The National Survey of Child and Adolescent Well-Being I (NSCAW I), Restricted Release- Waves 1-5
Dataset Number: 127
Research Triangle Institute
The Administration on Children, Youth, and Families and the Office of the Assistant Secretary for Planning and Evaluation have undertaken the National Survey of Child and Adolescent Well-Being (NSCAW). NSCAW makes available, for the first time, nationally representative longitudinal data drawn from first-hand reports of children and families or other caregivers who have had contact with the child welfare system. Data from service providers are also collected. NSCAW is the first national study to provide detailed information on the experiences of children and families with the child welfare system and to collect measures of well-being for this population.
The NSCAW is designed to address the following questions:
- What paths do children follow into and through the child welfare system?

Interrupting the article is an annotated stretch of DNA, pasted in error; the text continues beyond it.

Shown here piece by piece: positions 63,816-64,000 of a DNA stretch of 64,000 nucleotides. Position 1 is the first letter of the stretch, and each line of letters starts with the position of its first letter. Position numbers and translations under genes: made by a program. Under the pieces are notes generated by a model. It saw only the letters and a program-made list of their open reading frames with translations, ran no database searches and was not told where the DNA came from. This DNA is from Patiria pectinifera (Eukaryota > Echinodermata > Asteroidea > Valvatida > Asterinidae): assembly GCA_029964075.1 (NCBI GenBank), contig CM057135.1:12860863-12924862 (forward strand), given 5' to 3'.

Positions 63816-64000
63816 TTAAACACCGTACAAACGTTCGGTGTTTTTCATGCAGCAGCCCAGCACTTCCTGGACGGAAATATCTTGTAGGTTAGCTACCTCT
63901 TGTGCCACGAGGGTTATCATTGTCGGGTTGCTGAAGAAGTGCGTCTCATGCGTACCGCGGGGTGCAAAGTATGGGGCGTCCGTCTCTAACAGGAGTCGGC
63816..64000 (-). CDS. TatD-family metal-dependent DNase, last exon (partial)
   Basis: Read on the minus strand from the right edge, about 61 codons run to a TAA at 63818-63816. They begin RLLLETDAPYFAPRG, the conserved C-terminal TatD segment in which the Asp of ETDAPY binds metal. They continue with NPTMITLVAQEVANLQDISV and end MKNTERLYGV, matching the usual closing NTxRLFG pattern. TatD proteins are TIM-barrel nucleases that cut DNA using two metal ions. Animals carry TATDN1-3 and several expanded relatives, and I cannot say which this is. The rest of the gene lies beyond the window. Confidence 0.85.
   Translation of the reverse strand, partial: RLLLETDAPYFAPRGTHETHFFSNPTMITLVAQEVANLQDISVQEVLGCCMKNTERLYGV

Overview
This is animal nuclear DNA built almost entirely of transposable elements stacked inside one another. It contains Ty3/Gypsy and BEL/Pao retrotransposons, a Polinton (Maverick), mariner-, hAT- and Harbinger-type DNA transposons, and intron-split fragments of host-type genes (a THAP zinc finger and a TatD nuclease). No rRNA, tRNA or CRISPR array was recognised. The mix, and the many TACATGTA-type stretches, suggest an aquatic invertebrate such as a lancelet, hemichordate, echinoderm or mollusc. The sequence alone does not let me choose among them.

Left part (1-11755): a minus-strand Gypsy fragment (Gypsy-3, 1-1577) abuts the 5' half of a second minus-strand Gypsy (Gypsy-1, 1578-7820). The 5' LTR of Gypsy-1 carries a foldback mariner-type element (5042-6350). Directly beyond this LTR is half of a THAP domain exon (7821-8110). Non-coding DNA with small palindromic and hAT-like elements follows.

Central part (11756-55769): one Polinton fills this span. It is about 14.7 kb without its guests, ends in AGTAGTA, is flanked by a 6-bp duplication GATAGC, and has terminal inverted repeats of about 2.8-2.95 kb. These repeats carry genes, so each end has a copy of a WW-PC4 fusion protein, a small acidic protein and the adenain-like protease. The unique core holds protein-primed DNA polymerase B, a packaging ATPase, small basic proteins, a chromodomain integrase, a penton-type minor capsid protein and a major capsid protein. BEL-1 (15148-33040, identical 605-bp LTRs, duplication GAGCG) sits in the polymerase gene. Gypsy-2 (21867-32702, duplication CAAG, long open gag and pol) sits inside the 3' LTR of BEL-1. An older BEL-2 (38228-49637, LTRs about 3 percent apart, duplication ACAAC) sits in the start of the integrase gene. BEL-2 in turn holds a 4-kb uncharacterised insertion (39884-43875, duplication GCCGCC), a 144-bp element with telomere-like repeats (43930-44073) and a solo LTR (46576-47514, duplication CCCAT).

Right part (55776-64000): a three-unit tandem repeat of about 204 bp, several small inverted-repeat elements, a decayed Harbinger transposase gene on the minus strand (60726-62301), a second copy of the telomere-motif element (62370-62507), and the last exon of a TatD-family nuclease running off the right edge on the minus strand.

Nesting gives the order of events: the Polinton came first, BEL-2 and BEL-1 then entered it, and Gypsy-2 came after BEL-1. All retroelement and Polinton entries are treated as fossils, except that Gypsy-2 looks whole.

- What factors affect investigation, services, placements, and length of involvement?
- What are the long- and short-term outcomes for children and families in the child welfare system in terms of safety, well-being, and permanence?
The target population for the NSCAW includes all children and families that enter the child welfare system. Two samples were drawn from the population in 92 participating county child welfare agencies throughout the nation. The CPS sample includes 5,501 children, who were between the ages of 0 and 14 years at the close of the investigation. All investigations for the sample were closed between October 1, 1999 and December 31, 2000. The second sample consists of an additional 727 children, who were in out-of-home care for about 12 months at the time of sampling. This second group, referred to as the One Year in Foster Care (OYFC) Sample, was selected to allow special analysis related to the experience of out-of-home care.
Wave 1 data collection took place 2-6 months after the close of the investigation. Waves 2, 3, and 4 took place 12, 18, and 36 months after the investigation, respectively. The Wave 5 follow-up took place in five staged cohorts 59-97 months after the investigation.
The NSCAW Research Group has made available a slide presentation entitled:
"National Survey of Child and Adolescent Well-Being: Overview of NSCAW and NSCAW II, and Main Findings."
NDACAN's dedicated NSCAW User Support page contains a video and several documents to assist researchers with these data.